It’s common knowledge that time passes quickly, and the plush years of youth are salvageable only through sweet memory. Though I’m at the ripe age of 20, I still can’t help but feel uncomfortable at how mercilessly fast these years are gliding into the future to become the present, and all too swiftly becoming the past. Finishing my junior year in college this past week gives me particular cause to be reflective on this matter.
In retrospect, there’s no other way to say it than it was one heck of a year! There’s a first time for everything, and though I thought I’d pushed myself to the limit before, I don’t think any other time in my life than this past year is more worthy of that distinctive description. Beyond the classes, the hospital volunteering, organ playing, extracurriculars, writing, and so forth, I think I have reason enough to say the experiences I had junior year in college made for an exemplary advancement in maturity. I’ve never been as challenged intellectually and emotionally as I was in these recent months.
The intellectual stimulation outside of the classroom, led me to certain encounters, which might be described as disheartening and harsh because it’s hard to understand how some people’s opinions can be so close-minded in a world of easily accessible information. Relationships with friends and peers morphed in such a way as to reveal to me that very enlightening truth, that sometimes irreconcilable differences exist between people; that the individual, once set in his or her ways is hard to budge from their interpretation of “what matters in life,” of what’s important to them. Try as you might to get them to see otherwise, the individual is simply that, an individual, and self-interests often come first.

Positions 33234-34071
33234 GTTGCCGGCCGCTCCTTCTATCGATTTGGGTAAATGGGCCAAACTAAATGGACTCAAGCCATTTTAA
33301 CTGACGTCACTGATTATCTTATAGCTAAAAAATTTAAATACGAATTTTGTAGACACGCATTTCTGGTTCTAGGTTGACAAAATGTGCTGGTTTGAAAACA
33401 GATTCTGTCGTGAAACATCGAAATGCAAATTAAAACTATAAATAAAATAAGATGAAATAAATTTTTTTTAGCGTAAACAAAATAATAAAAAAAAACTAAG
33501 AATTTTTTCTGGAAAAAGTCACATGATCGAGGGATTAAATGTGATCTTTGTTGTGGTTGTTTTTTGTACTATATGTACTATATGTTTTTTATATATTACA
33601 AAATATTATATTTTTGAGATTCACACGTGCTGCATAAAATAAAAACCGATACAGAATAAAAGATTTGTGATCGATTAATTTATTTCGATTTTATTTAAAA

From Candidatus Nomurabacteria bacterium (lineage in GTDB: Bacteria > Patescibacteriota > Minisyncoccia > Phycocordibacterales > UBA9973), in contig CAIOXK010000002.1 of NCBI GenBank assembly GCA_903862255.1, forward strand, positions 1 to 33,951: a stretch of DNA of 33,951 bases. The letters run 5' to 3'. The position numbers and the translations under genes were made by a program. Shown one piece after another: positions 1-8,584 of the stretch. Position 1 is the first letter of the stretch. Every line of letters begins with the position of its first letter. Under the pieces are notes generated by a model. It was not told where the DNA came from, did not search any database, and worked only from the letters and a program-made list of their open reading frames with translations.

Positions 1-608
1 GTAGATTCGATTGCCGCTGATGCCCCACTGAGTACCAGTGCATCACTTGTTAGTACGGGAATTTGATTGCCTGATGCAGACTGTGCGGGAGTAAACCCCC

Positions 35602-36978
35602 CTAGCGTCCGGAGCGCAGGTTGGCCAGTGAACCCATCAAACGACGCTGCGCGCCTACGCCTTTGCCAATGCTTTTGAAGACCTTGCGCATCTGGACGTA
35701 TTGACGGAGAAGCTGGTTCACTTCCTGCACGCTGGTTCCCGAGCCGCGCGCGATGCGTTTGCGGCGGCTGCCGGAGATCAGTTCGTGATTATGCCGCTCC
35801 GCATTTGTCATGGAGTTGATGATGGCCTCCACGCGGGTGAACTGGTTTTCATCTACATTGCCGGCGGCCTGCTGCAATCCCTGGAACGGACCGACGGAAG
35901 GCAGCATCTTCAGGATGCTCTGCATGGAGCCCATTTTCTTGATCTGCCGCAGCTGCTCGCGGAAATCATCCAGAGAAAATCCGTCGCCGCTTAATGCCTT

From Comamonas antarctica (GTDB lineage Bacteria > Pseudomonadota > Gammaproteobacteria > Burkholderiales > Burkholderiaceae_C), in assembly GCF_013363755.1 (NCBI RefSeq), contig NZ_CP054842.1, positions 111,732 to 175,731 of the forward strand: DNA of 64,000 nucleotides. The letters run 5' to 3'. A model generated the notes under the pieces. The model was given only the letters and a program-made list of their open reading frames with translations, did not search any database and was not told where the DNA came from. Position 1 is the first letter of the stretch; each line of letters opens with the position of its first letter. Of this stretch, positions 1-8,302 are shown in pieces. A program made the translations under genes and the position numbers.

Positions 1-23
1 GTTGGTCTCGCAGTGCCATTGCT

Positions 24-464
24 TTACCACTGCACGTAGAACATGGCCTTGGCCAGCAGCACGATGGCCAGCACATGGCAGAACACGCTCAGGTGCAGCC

These might seem to be abstract and non-relevant examples for the point I am trying to get across. But what I am aiming for are the ideas, not the actual events. In short, I swallowed my share of bittersweet truths, more than ever before in my life. I could look back on my junior year and think of all these “tainting” experiences, these encounters with the cold world. But as I drove home, with my car brimming with dorm room luggage, I could not help but think of the other luggage that was coming home with me this time around, at the end of another school year: wisdom. I’m by no means wise like those sage people of society we all look up to for guidance and advice. But I am stronger, and wiser in some respects. I experienced growing pains. They hurt for sure, but I survived them, and I did so while repeating what my Auntie Dorothy always told me to say, “I can do all things in Christ who strengthens me.”
Posted by: Maral | May 21, 2008 6:28 PM
Report Offensive Comment
The comments to this entry are closed.